Barnholtz-Sloan et al36 previously reported on the incidence proportion of patients with multiple different cancers who were diagnosed as having brain metastases from 1973 to 2001 in the Metropolitan Detroit, Michigan, area. They found a cumulative incidence of identified brain metastases among patients with breast cancer (all stages at diagnosis) of 5.1%. Among patients with breast cancer with distant metastases to any systemic site, 14.2% developed brain metastases during their disease course. A strength of the study was the availability of information regarding the incidence of brain metastases that developed at any time over the disease course, as opposed to at first presentation, as in our study. However, tumor subtype was not available, and outcomes were not reported. Also, because the data were limited to only 3 counties near Detroit, the results may be less generalizable to the United States at large. Pelletier et al37 estimated the cumulative incidence over time of brain metastases among patients with breast cancer from a US commercial insurance claims database from 2002 to 2004. They found an incidence of 9.1% among the entire cohort. The study included only patients who made insurance claims, and results were not stratified by subtype. Similar population-based studies have been conducted outside the United States, finding cumulative incidence proportions ranging from 3.4% to 5.0% in the Netherlands, Germany, and Finland.38-40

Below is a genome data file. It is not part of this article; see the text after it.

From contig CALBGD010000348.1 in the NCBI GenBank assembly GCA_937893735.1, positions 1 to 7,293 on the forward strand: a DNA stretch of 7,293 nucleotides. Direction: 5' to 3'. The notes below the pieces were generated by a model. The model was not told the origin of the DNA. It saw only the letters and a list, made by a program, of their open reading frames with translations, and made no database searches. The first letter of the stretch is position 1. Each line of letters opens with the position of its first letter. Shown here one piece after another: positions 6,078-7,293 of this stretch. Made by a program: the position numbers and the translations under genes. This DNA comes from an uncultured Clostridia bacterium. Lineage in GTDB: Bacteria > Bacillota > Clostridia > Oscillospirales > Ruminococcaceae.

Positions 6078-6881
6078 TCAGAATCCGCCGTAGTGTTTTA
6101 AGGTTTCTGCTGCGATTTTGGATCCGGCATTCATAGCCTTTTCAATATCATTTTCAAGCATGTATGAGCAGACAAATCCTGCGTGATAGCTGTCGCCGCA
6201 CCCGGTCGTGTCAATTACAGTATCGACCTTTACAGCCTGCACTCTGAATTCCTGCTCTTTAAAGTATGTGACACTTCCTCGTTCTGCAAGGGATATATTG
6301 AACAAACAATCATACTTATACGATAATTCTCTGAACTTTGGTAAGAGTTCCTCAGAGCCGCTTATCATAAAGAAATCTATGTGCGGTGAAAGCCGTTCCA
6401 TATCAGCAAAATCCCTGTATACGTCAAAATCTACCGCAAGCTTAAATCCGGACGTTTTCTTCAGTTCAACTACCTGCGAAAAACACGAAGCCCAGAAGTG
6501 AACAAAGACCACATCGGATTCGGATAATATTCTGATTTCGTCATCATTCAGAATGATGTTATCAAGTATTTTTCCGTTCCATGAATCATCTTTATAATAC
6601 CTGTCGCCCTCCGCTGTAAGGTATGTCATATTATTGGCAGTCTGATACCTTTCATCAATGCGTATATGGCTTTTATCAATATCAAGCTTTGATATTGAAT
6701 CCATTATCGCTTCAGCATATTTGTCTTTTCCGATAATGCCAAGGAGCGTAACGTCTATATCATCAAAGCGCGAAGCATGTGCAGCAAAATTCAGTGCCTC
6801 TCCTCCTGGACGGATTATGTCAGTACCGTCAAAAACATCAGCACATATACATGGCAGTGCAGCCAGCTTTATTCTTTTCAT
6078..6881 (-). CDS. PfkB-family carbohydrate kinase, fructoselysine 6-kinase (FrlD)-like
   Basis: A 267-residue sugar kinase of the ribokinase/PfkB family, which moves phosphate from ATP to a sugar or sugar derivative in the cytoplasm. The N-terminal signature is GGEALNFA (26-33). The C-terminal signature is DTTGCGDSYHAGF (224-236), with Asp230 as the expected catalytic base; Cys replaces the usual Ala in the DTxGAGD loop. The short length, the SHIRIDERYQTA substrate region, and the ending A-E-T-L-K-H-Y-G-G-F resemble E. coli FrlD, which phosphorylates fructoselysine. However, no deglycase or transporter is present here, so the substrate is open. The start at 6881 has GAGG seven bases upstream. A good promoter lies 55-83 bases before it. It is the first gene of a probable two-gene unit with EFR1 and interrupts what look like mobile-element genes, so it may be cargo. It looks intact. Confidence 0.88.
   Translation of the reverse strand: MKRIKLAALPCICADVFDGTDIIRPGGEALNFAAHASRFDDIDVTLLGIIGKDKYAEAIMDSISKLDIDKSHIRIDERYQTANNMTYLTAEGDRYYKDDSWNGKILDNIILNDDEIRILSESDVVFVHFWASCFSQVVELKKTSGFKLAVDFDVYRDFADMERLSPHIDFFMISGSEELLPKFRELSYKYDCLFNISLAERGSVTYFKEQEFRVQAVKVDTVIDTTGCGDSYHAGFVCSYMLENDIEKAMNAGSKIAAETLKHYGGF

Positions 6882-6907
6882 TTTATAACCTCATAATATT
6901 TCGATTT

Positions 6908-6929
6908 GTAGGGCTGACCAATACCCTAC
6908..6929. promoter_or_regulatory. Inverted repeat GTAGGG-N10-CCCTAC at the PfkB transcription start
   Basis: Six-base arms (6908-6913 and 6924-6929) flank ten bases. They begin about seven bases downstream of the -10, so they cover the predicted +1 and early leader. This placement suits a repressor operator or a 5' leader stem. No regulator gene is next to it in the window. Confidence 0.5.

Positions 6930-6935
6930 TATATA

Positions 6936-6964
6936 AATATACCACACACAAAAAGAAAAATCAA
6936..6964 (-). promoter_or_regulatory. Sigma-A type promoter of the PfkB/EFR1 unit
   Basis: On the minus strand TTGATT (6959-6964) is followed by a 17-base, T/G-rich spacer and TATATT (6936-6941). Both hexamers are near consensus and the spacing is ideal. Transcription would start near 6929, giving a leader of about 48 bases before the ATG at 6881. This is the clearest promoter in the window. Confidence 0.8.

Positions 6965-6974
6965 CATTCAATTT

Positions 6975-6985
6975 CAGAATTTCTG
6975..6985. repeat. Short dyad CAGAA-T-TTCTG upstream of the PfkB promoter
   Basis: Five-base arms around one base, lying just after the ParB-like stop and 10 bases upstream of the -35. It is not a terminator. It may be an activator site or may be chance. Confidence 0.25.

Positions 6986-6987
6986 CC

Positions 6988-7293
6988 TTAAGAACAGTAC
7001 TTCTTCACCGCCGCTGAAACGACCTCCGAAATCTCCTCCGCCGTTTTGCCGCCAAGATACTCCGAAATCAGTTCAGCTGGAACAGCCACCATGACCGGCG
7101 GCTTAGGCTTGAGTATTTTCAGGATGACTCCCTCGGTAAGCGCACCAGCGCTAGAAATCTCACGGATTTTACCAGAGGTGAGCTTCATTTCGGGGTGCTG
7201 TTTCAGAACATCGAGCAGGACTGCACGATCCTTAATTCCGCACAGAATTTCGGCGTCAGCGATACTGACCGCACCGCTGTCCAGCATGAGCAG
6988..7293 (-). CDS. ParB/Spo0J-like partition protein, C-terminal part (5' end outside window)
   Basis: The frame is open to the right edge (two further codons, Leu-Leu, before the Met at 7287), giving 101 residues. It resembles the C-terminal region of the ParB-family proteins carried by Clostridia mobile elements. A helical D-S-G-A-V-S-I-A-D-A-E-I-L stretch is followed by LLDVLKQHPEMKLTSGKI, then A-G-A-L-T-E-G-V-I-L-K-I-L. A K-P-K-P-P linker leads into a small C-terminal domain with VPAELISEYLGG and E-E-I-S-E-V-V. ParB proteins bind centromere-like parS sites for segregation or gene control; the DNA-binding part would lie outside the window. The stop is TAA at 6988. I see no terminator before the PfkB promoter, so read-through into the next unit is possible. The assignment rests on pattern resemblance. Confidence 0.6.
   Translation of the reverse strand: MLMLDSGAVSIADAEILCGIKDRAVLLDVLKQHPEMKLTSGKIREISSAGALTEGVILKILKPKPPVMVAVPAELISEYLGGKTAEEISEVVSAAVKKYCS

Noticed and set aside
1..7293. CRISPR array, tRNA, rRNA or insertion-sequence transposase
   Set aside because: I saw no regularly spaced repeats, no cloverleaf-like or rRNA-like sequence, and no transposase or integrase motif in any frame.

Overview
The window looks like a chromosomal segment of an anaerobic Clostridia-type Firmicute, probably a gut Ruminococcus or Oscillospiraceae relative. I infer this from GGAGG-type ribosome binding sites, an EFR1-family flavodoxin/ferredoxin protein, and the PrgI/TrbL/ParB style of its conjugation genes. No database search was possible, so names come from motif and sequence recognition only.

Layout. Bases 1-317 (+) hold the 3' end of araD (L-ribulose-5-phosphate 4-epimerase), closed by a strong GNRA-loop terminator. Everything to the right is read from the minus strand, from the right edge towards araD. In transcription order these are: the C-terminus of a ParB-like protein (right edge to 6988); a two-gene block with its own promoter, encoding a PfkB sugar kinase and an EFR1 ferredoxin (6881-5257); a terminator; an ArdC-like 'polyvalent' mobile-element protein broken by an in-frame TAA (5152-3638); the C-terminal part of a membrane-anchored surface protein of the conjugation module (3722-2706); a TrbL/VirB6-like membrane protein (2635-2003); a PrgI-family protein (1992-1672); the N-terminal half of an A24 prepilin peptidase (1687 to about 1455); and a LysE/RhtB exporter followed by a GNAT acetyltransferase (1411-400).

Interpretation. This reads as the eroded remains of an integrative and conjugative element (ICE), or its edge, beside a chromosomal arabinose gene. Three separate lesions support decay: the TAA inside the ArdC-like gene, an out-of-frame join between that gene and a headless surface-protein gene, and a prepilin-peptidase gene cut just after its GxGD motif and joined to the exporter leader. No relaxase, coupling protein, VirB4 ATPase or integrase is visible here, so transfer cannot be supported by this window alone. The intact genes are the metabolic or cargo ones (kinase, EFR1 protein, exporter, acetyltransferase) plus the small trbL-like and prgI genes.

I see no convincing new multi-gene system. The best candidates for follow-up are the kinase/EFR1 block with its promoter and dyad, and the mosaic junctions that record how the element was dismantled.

In contrast to most of the published experience on this topic, our work focuses on patients presenting with de novo metastatic breast cancer. Our results confirm and extend previous work describing the interaction between tumor subtype and the risk of brain metastases among patients initially presenting with stage I to III breast cancer. In a Canadian study of 3726 patients diagnosed as having early-stage breast cancer from 1986 to 1992 with a median follow-up time of 14.8 years, Kennecke et al4 reported cumulative incidence proportions of brain metastases for luminal A, HER2-positive and estrogen receptor–positive progesterone receptor–positive, HER2-positive, and nonbasal triple-negative subtypes of 2.2%, 7.9%, 14.3%, and 7.2%, respectively, among all patients. Among the patients who developed metastatic disease, the cumulative incidence proportions were 7.6%, 15.4%, 28.7%, and 22.0%, respectively. More contemporary studies have reported lifetime incidence proportions for the development of brain metastases among patients with HER2-positive and triple-negative metastatic breast cancer as high as 34% to 55%7,41-43 and 22% to 46%, respectively.4,5,44